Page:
Responding to Discouraging Family and Friends

August 17, 2016 at 11:04 am | Breakups | No comment

Though hard to believe, family and friends seeking to intervene one's return to an ex have the best of intentions.

Though hard to believe, family and friends seeking to intervene one’s return to an ex have the best of intentions.

Returning to an ex brings a variety of responses from close family and friends. They often quickly insert their opinions, even when not been requested. One needs to proceed with caution in dealing with loved ones seeking to share their concerns and be protective. Because of the delicate nature, it become imperative to understand why they act the way they do, how one should absorb their words and actions and then how to move forward.

Why they do it?

Though hard to believe, family and friends seeking to intervene one’s return to an ex have the best of intentions. Their behavior makes witnessing their kindness as with a bit of selfishness. This makes understand their motivations infinitely more important.

* Best Interests: Especially post a bad break up, they likely saw the fallout of the ending of the relationship. Factors, major like infidelity or benign like general disrespect, can cause them throw themselves into the breach, even without being asked. Keeping their love in mind will help couch their actions in the right category.

* Numerical Support: From a strictly mathematical standpoint, most couples attempting to rekindle a romance end up in the same fractured end a second, third or thirtieth time. The old standard “it would have worked out the first time if it was meant to be” can be trotted out for almost any circumstance helping them to feel they are correct.

* Painless Process: They likely believe getting back with an ex will bring about more pain and would prefer giving a new relationship a chance over a return to old ground. This can be more acute if they were involved bolstering up one after the devastation left by the end.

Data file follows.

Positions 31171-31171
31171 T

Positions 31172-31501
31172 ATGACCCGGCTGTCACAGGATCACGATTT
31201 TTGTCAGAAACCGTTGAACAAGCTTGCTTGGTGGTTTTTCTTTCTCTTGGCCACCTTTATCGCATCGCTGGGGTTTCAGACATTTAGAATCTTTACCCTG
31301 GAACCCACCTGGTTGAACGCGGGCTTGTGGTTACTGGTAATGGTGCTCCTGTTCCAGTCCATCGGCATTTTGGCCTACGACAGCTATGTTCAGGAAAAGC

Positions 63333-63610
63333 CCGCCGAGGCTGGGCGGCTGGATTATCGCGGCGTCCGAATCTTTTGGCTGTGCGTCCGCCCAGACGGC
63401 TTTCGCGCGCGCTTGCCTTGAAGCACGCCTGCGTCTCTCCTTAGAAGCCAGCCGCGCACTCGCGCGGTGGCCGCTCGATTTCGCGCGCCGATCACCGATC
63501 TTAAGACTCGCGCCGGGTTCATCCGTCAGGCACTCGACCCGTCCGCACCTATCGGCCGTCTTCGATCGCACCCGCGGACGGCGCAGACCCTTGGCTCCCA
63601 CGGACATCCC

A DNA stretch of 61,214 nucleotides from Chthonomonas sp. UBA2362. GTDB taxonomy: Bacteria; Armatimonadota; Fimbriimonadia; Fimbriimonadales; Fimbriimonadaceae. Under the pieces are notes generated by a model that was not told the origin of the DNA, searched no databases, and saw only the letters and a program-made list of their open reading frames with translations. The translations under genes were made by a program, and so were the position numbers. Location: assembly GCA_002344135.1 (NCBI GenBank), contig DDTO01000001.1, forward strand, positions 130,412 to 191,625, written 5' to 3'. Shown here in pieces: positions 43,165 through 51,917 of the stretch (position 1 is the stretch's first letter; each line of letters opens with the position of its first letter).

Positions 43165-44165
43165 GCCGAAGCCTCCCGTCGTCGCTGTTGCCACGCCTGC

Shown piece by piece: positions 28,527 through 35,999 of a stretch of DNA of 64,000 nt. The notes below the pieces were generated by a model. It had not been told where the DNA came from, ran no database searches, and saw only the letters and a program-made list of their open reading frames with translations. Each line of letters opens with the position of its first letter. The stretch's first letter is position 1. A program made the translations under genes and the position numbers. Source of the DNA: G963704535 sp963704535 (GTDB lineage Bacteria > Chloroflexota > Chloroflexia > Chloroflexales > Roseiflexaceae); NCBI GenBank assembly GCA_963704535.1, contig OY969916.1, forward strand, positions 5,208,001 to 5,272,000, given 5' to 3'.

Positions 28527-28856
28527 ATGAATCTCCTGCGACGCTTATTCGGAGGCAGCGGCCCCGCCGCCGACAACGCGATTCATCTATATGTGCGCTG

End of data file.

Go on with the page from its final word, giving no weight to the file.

How to respond?

With a temptation to ignore their concern, one should avoid the easy avenue. Family and friends provide a trusted outside opinion. Tuning out their counsel because it may come across as painful or harsh cuts off an important source of information. Depending on the nature of the relationship, treading carefully, listening closely and weighing their advice may bring about a clearer picture into what occurred and could be on the horizon.

What to do?

This step tends to be the most complicated as the response may cause strife. Sometimes the anxiety happens in the gut. Other times, moving forward may estrange family and friends. The key is to minimize either response.

* Say Thanks: An act of gratitude acknowledges the care expressed by a family member or friend. They will likely feel heard if they are thanked for having the courage to share their heart with you.

* Keep Them in the Loop: This can be challenging because it means they will possess access to deeper moments. Trusting them with the ongoing story helps them see changes in one’s ex and might ease future interactions.

* Make Your Own Decision: In the end, the decision being made involves two individuals. A family member or friend will understand one’s desire to be happy and will want what is best in the situation. This will be easier if they have been genuinely heard and acknowledged.

Friends and family hold special places within one’s life. They cannot be ignored without causing severe damage to the relationship. It is important to remember not to damage one relationship for another. Trades, such as that, never end well. Family and friends possess insight, so listen closely to them. In the end, the best thing for everyone is being loved and respected on every level.

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